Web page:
Skip to main content

Financial aid

Thinking about scholarships, grants, and loans can make your head spin. Find out what they are and how they can affect your college plan.

Determining your federal financial aid

For some families, financial aid is a major source of money to help pay for college.

Federal financial aid comes from the U.S. government and includes grants, loans, and work-study programs. This kind of aid is "need based," which means it depends on your income and assets.

To apply, you'll fill out a Free Application for Federal Student Aid, or FAFSA. Many schools also use the FAFSA to decide how much, if any, financial aid they'll give you. So you should plan to fill one out even if you don't think your family will qualify for federal aid.

You can get an idea of how much federal aid your child might qualify for using the calculator below.

How America pays for college

A visual showing the breakdown of how families pay for college based on borrowing, income and savings, and money from grants, scholarships, and family.

Source: How America Pays for College 2014: A national study by Sallie Mae and Ipsos. Numbers are rounded.

Financial aid types: What are they?

Some kinds of college financial aid are based on need, and some on merit (for example, a music scholarship or a grant that's awarded based on community service).

Grants

Grants are "free money" that doesn't have to be paid back. Need-based grants are available as part of a federal aid package. You can also apply for grants from private organizations.

Scholarships

Scholarships also don't have to be paid back. Some scholarships cover multiple years and could be lost if your child doesn't meet a required grade point average, for example.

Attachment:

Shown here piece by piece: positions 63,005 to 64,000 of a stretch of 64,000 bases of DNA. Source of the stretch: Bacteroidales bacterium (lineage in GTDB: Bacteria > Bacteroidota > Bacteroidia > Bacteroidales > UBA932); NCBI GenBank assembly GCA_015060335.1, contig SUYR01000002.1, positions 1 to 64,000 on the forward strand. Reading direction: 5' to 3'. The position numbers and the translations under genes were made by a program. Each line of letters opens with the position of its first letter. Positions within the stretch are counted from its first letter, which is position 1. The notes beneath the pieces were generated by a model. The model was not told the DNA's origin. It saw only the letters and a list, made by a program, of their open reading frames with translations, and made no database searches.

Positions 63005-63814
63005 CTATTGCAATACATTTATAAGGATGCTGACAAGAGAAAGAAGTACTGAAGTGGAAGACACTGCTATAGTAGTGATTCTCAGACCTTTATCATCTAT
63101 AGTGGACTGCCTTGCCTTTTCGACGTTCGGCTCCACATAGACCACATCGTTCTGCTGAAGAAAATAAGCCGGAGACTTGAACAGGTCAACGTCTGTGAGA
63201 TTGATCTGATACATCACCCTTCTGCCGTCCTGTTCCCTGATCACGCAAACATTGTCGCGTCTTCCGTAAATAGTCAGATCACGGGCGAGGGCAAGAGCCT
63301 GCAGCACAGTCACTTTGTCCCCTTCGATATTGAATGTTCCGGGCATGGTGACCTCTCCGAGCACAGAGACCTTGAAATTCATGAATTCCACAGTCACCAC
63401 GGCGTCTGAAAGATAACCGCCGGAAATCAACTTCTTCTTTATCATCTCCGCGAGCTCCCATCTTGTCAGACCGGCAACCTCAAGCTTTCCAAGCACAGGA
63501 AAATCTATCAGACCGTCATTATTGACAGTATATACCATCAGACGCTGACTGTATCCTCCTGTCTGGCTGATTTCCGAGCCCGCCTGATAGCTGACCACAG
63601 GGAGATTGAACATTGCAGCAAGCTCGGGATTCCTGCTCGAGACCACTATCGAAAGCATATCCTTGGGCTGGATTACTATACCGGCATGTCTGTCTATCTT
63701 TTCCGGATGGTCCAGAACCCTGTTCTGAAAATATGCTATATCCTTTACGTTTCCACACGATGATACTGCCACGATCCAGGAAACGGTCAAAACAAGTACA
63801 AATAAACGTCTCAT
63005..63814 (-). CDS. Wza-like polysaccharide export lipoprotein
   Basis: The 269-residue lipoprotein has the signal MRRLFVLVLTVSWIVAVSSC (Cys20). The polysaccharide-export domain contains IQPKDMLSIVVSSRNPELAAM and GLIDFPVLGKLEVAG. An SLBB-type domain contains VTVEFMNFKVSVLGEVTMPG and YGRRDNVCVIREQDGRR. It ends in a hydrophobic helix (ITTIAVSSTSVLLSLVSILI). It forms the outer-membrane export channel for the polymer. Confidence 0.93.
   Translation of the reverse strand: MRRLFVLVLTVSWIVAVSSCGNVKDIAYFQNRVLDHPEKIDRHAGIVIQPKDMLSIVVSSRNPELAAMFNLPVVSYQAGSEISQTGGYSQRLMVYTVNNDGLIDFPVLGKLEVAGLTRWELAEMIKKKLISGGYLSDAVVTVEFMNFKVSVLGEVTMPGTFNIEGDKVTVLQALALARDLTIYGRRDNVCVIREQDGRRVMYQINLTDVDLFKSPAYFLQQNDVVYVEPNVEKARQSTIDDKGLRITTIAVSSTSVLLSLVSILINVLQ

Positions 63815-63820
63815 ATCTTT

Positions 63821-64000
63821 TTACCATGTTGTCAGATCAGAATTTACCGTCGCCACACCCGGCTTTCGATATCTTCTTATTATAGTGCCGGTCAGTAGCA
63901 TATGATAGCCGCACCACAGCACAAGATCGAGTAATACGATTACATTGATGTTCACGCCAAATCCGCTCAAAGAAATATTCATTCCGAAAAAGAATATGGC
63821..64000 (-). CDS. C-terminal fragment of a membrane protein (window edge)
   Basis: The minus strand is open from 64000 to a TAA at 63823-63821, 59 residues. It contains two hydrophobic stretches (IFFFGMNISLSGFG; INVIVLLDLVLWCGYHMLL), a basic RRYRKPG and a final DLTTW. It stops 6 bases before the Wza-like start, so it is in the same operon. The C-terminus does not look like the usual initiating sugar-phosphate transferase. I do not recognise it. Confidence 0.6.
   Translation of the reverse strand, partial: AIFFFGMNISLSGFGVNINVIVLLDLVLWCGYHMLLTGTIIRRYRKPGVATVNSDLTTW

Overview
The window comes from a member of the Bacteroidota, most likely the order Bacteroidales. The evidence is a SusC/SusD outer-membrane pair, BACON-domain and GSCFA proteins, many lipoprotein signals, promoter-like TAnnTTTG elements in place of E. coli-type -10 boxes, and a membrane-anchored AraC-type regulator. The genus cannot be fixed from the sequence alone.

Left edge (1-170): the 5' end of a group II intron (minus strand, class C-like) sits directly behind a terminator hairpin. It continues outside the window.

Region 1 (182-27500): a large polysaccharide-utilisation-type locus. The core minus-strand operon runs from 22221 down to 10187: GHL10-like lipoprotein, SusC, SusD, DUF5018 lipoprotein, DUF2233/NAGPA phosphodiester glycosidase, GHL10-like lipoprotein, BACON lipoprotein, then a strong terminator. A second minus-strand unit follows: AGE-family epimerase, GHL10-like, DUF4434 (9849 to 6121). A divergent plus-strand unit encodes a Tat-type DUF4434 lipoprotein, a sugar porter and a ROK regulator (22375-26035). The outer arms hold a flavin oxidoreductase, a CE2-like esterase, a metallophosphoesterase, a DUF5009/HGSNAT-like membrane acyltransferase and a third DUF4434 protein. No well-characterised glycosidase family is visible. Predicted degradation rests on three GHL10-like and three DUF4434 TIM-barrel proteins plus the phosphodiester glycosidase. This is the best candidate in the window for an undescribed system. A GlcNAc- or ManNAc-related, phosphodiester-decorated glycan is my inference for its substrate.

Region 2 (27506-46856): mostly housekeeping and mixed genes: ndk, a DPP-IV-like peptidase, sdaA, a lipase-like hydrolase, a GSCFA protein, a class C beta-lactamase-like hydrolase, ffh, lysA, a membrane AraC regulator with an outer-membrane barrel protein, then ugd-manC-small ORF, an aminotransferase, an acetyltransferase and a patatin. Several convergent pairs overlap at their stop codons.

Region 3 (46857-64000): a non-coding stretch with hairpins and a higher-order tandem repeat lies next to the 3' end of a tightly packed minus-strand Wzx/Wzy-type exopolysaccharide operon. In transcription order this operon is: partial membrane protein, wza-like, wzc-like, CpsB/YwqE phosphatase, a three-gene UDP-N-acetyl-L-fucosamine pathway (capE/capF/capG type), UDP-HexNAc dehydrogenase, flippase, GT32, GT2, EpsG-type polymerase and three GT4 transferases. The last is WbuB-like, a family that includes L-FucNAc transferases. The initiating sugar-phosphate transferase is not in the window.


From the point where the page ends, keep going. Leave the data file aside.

Scholarships could be part of a college's aid package, and you can also apply for scholarships from private organizations.

Work-study programs

As part of a federal aid package, your child could qualify for a work-study program, which gives him or her paid employment through the college during the school year.

Student loans

Need-based student loans for both parents and students are available through the federal aid program. Student loans are also available through private loan providers.

Loans may seem like a great source of college money, but unlike other types of financial aid, they must be repaid, with interest. They should be used as a "last resort."

Tax credits

Though they aren't technically part of the federal financial aid program, you may qualify for tax credits during the years in which your child attends college. The American Opportunity Tax Credit gives you a credit of up to $2,500 for up to 4 years of school, while the Lifetime Learning Credit gives you a credit of up to $2,000 during the years in which your child attends school.

Note that you can't take both credits in the same year.


Handy tools

You're planning to put money away for their future, but how do you know if you're saving enough?

Tips for grandparents

Learn some smart tips on giving the child you love a head start on college.

The Vanguard 529 Plan

Discover the many benefits of our premier college savings plan.

REFERENCE CONTENT

Layer opened.

How America pays for college

This visual shows that on average, of the money used to pay for college in 2014, 31% came from grants and scholarships, 30% came from parent income and savings, 15% came from student borrowing, 12% came from student income and savings, 7% came from parent borrowing, and 4% came from relatives and friends.

Source: How America Pays for College 2014: A national study by Sallie Mae and Ipsos. Numbers are rounded.